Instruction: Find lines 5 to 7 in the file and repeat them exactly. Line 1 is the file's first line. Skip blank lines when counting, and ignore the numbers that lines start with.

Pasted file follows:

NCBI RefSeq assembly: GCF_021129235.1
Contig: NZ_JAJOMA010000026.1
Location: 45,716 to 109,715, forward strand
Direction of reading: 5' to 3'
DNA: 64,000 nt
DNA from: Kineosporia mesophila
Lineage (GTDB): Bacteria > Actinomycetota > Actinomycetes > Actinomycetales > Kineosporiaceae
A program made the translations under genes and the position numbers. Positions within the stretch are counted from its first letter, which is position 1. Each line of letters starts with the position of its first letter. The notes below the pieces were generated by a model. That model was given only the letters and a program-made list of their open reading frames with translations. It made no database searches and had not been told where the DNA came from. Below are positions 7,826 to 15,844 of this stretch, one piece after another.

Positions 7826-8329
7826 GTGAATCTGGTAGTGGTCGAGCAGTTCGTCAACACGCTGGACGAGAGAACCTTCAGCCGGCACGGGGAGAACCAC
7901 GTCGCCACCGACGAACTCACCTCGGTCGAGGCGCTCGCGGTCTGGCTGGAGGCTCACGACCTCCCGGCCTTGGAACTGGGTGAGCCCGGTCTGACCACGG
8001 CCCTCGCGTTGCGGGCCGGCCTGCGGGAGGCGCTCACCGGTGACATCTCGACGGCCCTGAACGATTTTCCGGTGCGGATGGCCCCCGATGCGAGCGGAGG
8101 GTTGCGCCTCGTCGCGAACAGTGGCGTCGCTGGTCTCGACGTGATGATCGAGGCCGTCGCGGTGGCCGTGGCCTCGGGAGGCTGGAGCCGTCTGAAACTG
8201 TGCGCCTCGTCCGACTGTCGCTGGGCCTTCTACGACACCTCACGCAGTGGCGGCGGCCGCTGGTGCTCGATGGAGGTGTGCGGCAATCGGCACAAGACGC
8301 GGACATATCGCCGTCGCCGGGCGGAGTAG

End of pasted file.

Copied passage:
DNA: 64,000 nt
DNA from: Kineosporia mesophila
Lineage (GTDB): Bacteria > Actinomycetota > Actinomycetes > Actinomycetales > Kineosporiaceae